Given the continued increase in NH-ED transitions of care and the known importance of high-quality hand-offs to mitigate harm to individuals, interventions to standardize and improve NH-ED transitions of care are a population health priority. For this review, our aim was (1) to summarize the literature involving transitions of care for patients from NH facilities to EDs, and (2) to identify interventions that are effective in improving patient-oriented, systems-oriented, or health services utilization outcomes when a transfer occurs.
This was a systematic review of studies reporting the effectiveness of interventions targeting transitions of care from NHs to EDs. An a priori study protocol was registered in PROSPERO (CRD42018097222) that defined the objectives, search strategy, eligibility criteria, outcomes, and methods for data abstraction. This systematic review conforms to the Preferred Reporting Items for Systematic Reviews and Meta-Analyses (PRISMA) guidelines. The Population, Intervention, Comparison, Outcome (PICO) framework utilized in this systematic review can be seen in Table 1. We conducted a qualitative systematic review rather than a quantitative meta-analysis due to the heterogeneity of study designs, outcomes, and interventions. Institutional review board approval was not required because this study did not enroll patients or abstract data from medical records.
Studies were included if they were experimental and evaluated interventions targeting the NH-ED transition of care. Eligible study designs included randomized controlled trials, prospective observational studies, retrospective cohort studies, and before-after studies. Studies and research abstracts were included if participants experienced an NH-ED transition and received an intervention (eg, transfer checklist, health information technology) intended to improve the transition. For inclusion, studies were required to report on patient-oriented and health services utilization outcomes, including hospital use and ED revisits, or systems-oriented outcomes, including completeness of essential transfer correspondence information. We only included studies in which intervention participants were compared to a control group or outcomes were assessed in a pre-intervention vs post-intervention fashion. We excluded studies that included participants from assisted living facilities, studies that reported only on attitudes of providers and patients toward the transition, and non-English studies.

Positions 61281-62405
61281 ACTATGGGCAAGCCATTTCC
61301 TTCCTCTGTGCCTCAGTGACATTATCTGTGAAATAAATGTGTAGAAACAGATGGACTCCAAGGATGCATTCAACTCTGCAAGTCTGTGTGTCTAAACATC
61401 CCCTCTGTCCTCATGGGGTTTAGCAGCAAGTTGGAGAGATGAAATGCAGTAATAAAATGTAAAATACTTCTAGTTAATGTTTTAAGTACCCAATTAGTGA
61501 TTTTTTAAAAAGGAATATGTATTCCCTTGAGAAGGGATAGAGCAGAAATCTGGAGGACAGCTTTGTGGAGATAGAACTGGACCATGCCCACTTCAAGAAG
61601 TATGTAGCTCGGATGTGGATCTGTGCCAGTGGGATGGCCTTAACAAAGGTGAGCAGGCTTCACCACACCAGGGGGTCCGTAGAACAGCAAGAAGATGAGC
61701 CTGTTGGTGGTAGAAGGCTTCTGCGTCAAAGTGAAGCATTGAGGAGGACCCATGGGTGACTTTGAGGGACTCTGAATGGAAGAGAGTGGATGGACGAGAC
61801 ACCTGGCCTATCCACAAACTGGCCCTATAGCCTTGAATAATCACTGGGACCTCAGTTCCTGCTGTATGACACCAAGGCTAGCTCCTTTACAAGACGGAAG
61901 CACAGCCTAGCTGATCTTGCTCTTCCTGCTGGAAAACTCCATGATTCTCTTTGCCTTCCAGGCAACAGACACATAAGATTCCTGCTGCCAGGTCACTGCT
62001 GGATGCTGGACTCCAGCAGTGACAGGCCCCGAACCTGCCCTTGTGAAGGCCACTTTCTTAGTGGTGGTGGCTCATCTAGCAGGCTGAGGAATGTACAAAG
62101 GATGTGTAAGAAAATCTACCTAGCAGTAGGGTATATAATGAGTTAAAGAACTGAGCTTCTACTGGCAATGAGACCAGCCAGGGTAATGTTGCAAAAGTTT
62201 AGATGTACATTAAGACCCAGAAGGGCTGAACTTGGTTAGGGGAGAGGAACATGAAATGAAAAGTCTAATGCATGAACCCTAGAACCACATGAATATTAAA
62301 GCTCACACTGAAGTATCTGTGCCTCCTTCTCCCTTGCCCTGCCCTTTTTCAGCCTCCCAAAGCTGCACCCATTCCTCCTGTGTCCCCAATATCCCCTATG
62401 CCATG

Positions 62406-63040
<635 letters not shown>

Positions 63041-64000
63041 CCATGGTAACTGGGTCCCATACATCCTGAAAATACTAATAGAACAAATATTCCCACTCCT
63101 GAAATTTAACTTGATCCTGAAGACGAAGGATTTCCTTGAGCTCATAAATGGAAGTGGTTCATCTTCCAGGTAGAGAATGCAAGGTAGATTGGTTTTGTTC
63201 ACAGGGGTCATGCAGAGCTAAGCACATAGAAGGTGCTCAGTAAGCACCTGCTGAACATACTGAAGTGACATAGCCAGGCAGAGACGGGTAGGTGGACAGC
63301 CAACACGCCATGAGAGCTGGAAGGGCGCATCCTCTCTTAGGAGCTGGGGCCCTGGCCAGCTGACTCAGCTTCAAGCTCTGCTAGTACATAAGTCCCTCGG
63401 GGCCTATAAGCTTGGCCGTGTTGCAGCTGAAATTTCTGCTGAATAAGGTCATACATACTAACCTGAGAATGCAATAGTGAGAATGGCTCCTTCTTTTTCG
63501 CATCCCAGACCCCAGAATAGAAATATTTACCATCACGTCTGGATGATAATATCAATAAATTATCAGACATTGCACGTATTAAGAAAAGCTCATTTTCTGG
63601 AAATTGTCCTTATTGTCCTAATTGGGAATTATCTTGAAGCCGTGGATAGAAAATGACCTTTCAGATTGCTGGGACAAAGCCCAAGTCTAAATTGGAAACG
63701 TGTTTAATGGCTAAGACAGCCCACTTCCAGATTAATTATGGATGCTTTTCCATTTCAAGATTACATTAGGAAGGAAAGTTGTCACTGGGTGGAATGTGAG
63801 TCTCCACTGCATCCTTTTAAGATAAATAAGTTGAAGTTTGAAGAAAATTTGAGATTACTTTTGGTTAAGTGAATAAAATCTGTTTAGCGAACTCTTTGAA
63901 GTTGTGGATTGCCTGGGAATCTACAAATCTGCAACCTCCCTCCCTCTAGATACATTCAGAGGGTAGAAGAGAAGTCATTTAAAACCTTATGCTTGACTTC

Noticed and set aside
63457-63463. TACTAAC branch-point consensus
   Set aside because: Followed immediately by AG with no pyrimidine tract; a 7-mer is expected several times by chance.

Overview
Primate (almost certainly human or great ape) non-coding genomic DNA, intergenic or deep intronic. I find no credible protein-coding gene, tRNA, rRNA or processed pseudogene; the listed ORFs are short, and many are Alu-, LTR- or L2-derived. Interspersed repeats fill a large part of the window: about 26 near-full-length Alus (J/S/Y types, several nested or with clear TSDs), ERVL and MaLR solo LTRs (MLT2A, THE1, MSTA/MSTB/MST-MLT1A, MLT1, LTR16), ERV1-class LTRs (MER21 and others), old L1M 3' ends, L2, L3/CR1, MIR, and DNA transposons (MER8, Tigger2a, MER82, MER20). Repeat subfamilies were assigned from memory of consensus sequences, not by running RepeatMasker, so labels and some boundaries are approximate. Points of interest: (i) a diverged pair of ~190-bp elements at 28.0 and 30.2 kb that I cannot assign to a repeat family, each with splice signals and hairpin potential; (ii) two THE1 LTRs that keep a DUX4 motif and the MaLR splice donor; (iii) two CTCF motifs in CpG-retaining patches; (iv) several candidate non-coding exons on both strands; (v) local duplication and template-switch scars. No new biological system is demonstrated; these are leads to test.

Together with a medical librarian we developed a database search strategy. We used the following databases: MEDLINE, Excerpta Medica dataBASE (EMBASE), Cumulative Index for Nursing and Allied Health (CINAHL), Cochrane Database of Systematic Reviews, and ClinicalTrials.gov. The MEDLINE search used a combination of key words and concepts including, but not limited to, “transitions of care,” “communication,” “patient transfer,” “transfer correspondence,” “geriatric,” “nursing home,” “skilled nursing facilities,” “emergency department,” and “emergency medicine.” These terms were translated to equivalent standardized terms for all database searches. Searches were completed in May 2018, and no limits were placed on publication date. The complete search strategies are listed in Supplementary Table 1 (All Supplementary items are available at the end of this article following the references or in the attached PDF). We also conducted a gray literature search using Web of Science, Google Scholar, and hand searches of the most recent abstracts in Academic Emergency Medicine, Annals of Emergency Medicine, and Journal of the American Geriatrics Society. All results were exported to EndNote.18
Two reviewers (NP, DA) independently screened all retrieved titles and abstracts, according to the inclusion and exclusion criteria. The level of agreement between reviewers to determine if studies should be included was quantified using a kappa analysis. Articles meeting inclusion underwent a full-text review. We searched the bibliographies of the included articles to find more potentially relevant studies that were not found in our original search. Questions regarding study inclusion were adjudicated by discussion among the study’s primary authors (CG, EG). We abstracted the key characteristics of the included manuscripts into a standardized data collection sheet, including the year, study design, practice setting, inclusion criteria, intervention, outcome assessment, and results.